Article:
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  • Home>Research & Insights>Fund Times>Among the High-Yield Category's Most Aggressive

    Among the High-Yield Category's Most Aggressive

    Silver-rated Fidelity Capital & Income is bold, holding lower-rated bonds and loans and shifting assets to equities. 

    Eric Jacobson, 09/30/2017

    The following is our latest Fund Analyst Report for Fidelity Capital & Income FAGIX.

    Manager Mark Notkin has demonstrated skill in security selection and managing Fidelity Capital & Income's FAGIX admittedly significant risks through a credit cycle, posting excellent returns. That record, low fees, and notable research resources support this fund's Morningstar Analyst Rating of Silver.

    During Notkin's tenure, which includes a sharp rebound in high yield from the depths of the credit crisis, the fund's willingness to hold significant stakes in the lower-quality tiers of the junk-bond market, as well as strong security selection, have boosted returns. The fund has often held a large equity allocation of up to 20%, and while that caused some drag in 2016 as high yield was even hotter, the feature has been helpful during other periods. For the year through August 2017, for example, the fund's stock sleeve blew past the high-yield sector and the S&P 500, according to Notkin. The fund posted an 8.6% gain, placing near the very top of its (distinct) high-yield Morningstar Category peers.

    Notkin's approach is not all offense. He built a 20% cash stake going into 2008, which provided dry powder coming out of the credit crisis. More recently, he has held an uncharacteristic underweighting to CCC rated bonds, including in 2015. That, along with a relatively small position in the struggling energy sector and strength in several equity names, held the fund to a 0.9% loss for that year, ahead of most peers. Notkin also pointed out in mid-2017 that he had been keeping the bond portfolio less aggressive based on valuations, which lent some risk balance to his stock allocation, then led by names such as Alphabet GOOGFacebook FB, and Alibaba BABA.

    The fund's high returns come with a hefty dose of risk. Even with Notkin's move to raise cash ahead of the crisis, the fund lost 32% in 2008, trailing most peers; it also lost a near-category-worst 11% in 2011's rocky third quarter. Notkin has seen better value in equities lately, but with stocks running at the high end of the fund's historic range, it's vulnerable to a sharp sell-off in the stock markets. For those with an aggressive bent, though, it remains a great choice.

    Process Pillar: Positive | Eric Jacobson 09/25/2017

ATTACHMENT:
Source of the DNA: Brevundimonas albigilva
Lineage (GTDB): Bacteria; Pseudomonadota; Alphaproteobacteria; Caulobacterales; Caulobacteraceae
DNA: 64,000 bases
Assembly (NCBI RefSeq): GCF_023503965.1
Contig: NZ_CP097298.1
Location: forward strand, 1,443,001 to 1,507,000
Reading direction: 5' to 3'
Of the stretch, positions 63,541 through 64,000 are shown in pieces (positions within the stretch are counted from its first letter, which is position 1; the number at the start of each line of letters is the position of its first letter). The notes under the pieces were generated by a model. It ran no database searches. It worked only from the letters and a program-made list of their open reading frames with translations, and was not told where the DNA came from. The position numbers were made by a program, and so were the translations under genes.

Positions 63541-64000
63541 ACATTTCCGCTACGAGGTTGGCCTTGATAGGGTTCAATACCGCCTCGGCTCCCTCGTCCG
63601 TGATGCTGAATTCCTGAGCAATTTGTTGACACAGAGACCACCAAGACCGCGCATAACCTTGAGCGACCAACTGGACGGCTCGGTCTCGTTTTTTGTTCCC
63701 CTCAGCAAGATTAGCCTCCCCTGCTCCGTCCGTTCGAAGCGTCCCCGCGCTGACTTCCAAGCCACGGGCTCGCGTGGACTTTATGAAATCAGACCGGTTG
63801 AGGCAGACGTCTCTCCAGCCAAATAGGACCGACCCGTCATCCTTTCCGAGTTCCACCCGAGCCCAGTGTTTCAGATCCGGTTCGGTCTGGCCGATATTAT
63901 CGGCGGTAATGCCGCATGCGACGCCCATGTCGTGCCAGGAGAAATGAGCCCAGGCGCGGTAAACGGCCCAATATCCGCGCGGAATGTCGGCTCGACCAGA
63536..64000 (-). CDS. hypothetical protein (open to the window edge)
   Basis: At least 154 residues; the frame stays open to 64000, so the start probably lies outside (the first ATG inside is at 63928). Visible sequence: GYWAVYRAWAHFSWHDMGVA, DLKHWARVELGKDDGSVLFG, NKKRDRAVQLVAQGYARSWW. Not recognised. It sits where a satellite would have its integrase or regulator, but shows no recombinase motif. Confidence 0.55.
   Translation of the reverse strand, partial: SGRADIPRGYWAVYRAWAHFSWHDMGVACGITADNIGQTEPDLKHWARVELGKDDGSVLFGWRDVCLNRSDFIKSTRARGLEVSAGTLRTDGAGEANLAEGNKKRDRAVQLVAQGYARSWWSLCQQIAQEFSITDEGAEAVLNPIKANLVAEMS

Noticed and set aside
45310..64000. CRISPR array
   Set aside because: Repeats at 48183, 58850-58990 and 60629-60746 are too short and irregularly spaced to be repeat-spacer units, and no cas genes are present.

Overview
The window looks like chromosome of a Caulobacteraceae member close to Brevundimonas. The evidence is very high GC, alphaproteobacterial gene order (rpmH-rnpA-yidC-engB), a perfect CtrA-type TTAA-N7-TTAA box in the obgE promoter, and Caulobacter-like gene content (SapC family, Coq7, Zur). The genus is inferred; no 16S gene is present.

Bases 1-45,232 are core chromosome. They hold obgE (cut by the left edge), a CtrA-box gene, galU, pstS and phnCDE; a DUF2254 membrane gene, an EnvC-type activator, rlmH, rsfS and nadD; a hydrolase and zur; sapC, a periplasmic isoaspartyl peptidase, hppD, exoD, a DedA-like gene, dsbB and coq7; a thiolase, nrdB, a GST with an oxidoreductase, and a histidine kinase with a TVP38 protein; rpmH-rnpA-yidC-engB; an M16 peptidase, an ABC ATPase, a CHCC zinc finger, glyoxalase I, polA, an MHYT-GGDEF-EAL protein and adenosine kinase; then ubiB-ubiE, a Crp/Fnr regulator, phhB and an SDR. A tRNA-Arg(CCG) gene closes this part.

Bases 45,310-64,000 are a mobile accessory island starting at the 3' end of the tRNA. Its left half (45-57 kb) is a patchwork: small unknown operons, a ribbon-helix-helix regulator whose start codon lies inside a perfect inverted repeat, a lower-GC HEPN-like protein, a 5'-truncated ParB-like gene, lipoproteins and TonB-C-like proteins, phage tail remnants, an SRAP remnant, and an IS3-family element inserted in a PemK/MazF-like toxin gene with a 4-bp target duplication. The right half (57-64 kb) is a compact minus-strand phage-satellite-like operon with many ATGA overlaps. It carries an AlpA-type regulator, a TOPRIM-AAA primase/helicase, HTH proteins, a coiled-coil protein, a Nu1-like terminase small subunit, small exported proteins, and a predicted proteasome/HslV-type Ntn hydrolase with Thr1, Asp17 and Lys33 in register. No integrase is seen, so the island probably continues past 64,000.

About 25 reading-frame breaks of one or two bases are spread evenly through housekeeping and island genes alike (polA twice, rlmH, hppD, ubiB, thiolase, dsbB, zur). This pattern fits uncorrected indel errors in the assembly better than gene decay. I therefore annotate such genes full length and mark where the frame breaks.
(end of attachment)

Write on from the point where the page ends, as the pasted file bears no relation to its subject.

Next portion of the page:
This fund is among the high-yield category's most aggressive. At times, manager Mark Notkin has had significant allocations in bonds and loans rated CCC and below, exposing it to greater default risk than many peers. By 2007, for example, he had built big positions in several large leveraged-buyout deals done during the 2005-07 boom, just as others were sounding alarm bells. When Notkin thinks high-yield valuations look comparatively rich--as he did in mid-2017--he'll shift assets into equities. Those stakes have typically included companies with a lot of debt on their balance sheets, though Notkin has noted that 50% have been companies with investment-grade-level credit in recent years, and he has owned notable growth names, too.

    Such boldness in the wrong hands can be disastrous. But Notkin has stayed nimble and has shown a keen sense of timing, which supports this fund's Positive Process rating. He uses cash as a buffer when the high-yield market sours, most notably when he packed 20% of the fund away there during 2008's painful second half; he quickly put that to work to take advantage of record-cheap prices in early 2009. He's also proved discerning in picking through the market's troubled names. Notkin has run the fund with a significant underweighting to energy during the past couple of years, for example, and has argued that valuations have not been compelling enough to offset the risk in many names.

    Coming out of the credit crisis, manager Mark Notkin astutely concluded that there were better deals in bonds and loans than stocks. So he added to some of the fund's aggressive leveraged buyouts, which proved to be survivors, such as real estate brokerage firm Realogy RLGY. He also successfully dabbled in distressed debt, including the senior loans of General Motors GM. The fund's stake in bonds and loans rated CCC or below topped out at close to a third of the portfolio in 2009.

    Eric Jacobson is Morningstar's director of fixed-income research and an editorial director for mutual fund content.